As winter sun holiday destinations go, the Canary Islands are one of the more well known places in the world for sun worshippers and grey sky dwelling northern europeans to head south to for the winter. What is less well known is the impact that the islands’ volcanic past have in store for the East Coast of the US, if volcanologists’ and oceanographers’ predictions of a mega tsunami are realised.
Over the last few weeks, a rumbling volcanic eruption and earthquakes in the seas around the island of El Hierro in the Canaries have re-ignited the debate on the the Mega Tsunami predicted to hit the Eastern Seaboard of the US. The debate centres on a theory that focuses on a tsunami being caused caused after a large chunk of volcanic rock falls into the sea from the Cumbre Vieja volcano on the island of La Palma.
The path of destruction caused by the wave would be as follows. African nations of the western Sahara would be hit first by waves of 330ft, followed by southern Europe, then northern France, Ireland, and the UK. The eastern seaboard of the United States would be hit within 7 to 8 hours of the event, causing widespread devastation. A wave making landfall at a height of up to 200ft would hit the metropolises of Boston and New York, then the Tsunami would travel south along the coast, taking out beachside communities all the way to Miami and the Florida Keys. According to Dr Simon Day, of the Benfield Greig Hazards Research Centre (University Collage London, UK), its not a question of if this happens, but when!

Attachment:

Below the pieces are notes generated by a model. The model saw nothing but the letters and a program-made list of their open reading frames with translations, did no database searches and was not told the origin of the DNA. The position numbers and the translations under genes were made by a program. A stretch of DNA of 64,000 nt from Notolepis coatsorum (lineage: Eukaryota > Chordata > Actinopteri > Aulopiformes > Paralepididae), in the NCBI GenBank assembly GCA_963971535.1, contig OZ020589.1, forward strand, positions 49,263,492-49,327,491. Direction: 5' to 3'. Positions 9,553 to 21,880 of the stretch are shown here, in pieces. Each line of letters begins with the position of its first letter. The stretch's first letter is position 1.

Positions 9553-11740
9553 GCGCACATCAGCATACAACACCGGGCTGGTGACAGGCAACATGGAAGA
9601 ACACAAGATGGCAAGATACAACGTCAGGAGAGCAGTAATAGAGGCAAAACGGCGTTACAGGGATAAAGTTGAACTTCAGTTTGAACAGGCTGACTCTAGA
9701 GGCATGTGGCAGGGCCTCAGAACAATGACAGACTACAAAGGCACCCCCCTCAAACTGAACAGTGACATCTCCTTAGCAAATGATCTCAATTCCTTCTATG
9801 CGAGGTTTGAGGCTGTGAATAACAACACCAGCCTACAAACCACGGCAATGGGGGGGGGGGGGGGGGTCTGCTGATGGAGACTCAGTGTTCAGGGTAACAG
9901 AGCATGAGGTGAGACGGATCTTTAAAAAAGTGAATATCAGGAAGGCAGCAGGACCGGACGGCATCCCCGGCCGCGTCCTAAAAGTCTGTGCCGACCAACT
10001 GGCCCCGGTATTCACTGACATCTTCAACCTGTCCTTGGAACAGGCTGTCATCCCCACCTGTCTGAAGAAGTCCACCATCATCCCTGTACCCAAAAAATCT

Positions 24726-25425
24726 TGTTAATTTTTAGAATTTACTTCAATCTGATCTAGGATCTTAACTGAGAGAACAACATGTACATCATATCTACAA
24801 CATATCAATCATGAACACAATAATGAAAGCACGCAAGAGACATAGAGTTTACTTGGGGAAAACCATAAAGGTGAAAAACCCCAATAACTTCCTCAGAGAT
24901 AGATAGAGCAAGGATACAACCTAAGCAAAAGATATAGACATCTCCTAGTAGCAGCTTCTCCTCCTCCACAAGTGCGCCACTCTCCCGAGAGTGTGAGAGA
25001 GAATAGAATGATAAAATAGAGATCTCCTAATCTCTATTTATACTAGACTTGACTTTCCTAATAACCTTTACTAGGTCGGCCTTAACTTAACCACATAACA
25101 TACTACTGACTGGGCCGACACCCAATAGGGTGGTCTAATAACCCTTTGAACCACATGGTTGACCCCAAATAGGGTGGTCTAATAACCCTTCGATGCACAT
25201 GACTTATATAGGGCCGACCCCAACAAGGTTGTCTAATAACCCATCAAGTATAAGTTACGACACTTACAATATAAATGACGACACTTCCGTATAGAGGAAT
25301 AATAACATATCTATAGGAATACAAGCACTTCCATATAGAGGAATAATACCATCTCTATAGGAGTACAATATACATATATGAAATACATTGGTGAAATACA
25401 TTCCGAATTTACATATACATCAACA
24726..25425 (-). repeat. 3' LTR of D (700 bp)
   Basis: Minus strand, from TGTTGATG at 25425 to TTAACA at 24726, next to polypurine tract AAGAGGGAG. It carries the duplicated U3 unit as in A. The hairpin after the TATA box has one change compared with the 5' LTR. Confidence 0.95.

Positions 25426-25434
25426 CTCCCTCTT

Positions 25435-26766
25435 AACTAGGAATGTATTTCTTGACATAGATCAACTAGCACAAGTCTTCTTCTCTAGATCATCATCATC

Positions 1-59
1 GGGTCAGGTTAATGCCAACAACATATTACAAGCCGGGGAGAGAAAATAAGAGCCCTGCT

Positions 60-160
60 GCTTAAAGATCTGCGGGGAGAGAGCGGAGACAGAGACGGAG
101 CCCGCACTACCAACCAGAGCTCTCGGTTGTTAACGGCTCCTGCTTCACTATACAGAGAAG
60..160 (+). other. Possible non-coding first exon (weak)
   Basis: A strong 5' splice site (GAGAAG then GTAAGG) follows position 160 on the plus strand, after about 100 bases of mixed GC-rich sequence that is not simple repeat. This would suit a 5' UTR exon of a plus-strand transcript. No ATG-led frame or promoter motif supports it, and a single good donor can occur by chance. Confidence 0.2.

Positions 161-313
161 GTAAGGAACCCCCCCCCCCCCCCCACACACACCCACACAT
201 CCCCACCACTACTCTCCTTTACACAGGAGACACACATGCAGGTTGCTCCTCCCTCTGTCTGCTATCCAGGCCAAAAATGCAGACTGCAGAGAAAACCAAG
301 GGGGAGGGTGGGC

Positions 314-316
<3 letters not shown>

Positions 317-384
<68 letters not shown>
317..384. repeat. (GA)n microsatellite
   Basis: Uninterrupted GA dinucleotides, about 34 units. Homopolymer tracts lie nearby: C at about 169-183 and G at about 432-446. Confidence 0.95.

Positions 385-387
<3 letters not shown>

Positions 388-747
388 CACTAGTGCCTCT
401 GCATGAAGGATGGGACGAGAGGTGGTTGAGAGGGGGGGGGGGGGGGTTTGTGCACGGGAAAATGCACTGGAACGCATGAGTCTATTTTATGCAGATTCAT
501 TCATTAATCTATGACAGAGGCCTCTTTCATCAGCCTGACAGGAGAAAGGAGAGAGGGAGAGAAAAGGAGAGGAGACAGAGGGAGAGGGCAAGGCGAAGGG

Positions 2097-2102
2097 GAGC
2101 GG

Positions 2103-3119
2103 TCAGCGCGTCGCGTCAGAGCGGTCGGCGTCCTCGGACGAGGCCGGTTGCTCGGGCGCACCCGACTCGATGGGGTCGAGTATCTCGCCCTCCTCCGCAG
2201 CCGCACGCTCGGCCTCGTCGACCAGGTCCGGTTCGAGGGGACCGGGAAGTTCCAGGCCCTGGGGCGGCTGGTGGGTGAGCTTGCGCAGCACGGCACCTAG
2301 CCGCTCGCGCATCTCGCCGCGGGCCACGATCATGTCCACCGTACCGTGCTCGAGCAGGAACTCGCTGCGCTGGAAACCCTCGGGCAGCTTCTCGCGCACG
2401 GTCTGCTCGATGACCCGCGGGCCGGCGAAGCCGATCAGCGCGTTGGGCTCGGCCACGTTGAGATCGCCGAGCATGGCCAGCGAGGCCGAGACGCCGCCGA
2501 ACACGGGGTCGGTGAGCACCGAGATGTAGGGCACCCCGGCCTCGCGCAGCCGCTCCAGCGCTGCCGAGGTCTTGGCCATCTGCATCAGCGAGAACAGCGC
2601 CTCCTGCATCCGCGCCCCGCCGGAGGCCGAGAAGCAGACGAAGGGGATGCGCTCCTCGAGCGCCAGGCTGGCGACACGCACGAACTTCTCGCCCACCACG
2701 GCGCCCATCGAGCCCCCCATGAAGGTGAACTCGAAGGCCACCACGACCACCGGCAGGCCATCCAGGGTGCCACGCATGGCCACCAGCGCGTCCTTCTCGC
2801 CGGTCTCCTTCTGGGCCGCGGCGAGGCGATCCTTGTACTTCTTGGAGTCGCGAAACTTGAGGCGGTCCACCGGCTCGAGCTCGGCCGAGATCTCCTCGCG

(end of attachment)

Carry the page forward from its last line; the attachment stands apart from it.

However, if you live in the suggested path of this mega tsunami, don’t start moving just yet! Many other scientists believe that these events are highly unlikely, as the rock that could cause such an event is far more likely to break up into smaller chunks, and be dispersed over a considerably longer timeframe than it would take to cause this Tsunami.
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